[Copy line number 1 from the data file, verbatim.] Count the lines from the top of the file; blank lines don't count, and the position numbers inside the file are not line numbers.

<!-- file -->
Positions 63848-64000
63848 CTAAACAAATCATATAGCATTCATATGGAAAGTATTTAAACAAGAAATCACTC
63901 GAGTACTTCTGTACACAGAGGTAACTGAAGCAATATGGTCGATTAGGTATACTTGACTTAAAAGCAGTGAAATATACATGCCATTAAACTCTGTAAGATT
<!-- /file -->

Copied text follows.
Positions 63848-64000